Cattle futures started the week sharply lower as traders faced the prospect of an increase in supply over the coming weeks.
Meatpackers slaughtered 634,000 cattle last week, up 9% from the same time last year, while beef production rose 7% year-over-year to 511.9 million pounds, according to U.S. Department of Agriculture estimates. Average estimated cattle weights also rose.
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"With numbers still increasing, we're seeing adequate amounts of beef and this has got the market under pressure," said Dan Basse, president of research firm AgResource Co. in Chicago.
Analysts say that wide processing margins, which averaged above $80 a head last week according to the HedgersEdge index, have encouraged meat packers to continue absorbing the extra supply and preparing beef for consumption even without a bump in demand. Analysts expect prices to be under pressure going into the fall as a result.
Part of the increase came after a drought in the northern Plains forced ranchers to offload cattle early. That led to a marked increase in herds placed in feedlots for fattening in June.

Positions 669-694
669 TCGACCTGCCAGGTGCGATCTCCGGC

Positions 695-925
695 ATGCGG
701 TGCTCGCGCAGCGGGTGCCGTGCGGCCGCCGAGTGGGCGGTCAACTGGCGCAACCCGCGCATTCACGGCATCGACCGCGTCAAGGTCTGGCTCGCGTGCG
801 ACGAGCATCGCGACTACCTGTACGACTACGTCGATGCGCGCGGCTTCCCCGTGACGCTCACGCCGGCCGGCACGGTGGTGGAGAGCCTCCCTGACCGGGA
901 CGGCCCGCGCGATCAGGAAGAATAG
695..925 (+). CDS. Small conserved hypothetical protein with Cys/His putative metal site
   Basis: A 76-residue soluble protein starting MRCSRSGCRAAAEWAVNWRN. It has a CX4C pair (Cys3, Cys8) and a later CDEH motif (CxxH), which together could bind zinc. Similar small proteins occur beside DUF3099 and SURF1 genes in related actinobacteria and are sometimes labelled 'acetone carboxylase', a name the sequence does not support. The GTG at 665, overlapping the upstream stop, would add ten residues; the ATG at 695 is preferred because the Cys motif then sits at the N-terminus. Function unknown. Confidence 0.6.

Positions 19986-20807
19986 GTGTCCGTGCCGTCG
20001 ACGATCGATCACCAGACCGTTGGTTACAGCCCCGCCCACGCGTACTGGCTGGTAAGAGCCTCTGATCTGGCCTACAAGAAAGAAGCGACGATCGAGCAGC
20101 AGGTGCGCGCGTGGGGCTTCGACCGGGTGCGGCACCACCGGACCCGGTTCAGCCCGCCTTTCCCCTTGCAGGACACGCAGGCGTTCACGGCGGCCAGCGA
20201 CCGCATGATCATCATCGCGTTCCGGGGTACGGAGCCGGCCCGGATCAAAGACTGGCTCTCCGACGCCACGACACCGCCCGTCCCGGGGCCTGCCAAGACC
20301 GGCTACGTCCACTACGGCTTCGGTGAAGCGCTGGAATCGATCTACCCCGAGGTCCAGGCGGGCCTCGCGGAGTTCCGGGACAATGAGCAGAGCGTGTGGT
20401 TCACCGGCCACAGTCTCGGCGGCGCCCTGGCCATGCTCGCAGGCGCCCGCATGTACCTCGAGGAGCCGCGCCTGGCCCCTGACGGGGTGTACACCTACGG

"You need to get beyond those animals before a more bullish aspect can be entertained," Mr. Basse said.
Live cattle futures at the Chicago Mercantile Exchange fell on Monday, closing just short of their lower daily trading limit. CME August live cattle futures fell 2.3% to $1.1275 a pound. October contracts dropped 2.6% to $1.11125 a pound. Feeder cattle futures also closed lower.
Hog futures, meanwhile, were mostly higher. CME August lean hog contracts rose 0.2% to 83.4 cents a pound, while October futures rose 2% to 68.125 cents a pound.
Hog futures have risen in recent days as traders try to close a gap between the CME lean hog index and pork prices, which are higher. A pound of wholesale pork was 2.14 cents more expensive as of midday Monday, at 97.48 cents a pound, despite dropping on Friday.
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(END) Dow Jones Newswires
August 07, 2017 15:21 ET (19:21 GMT)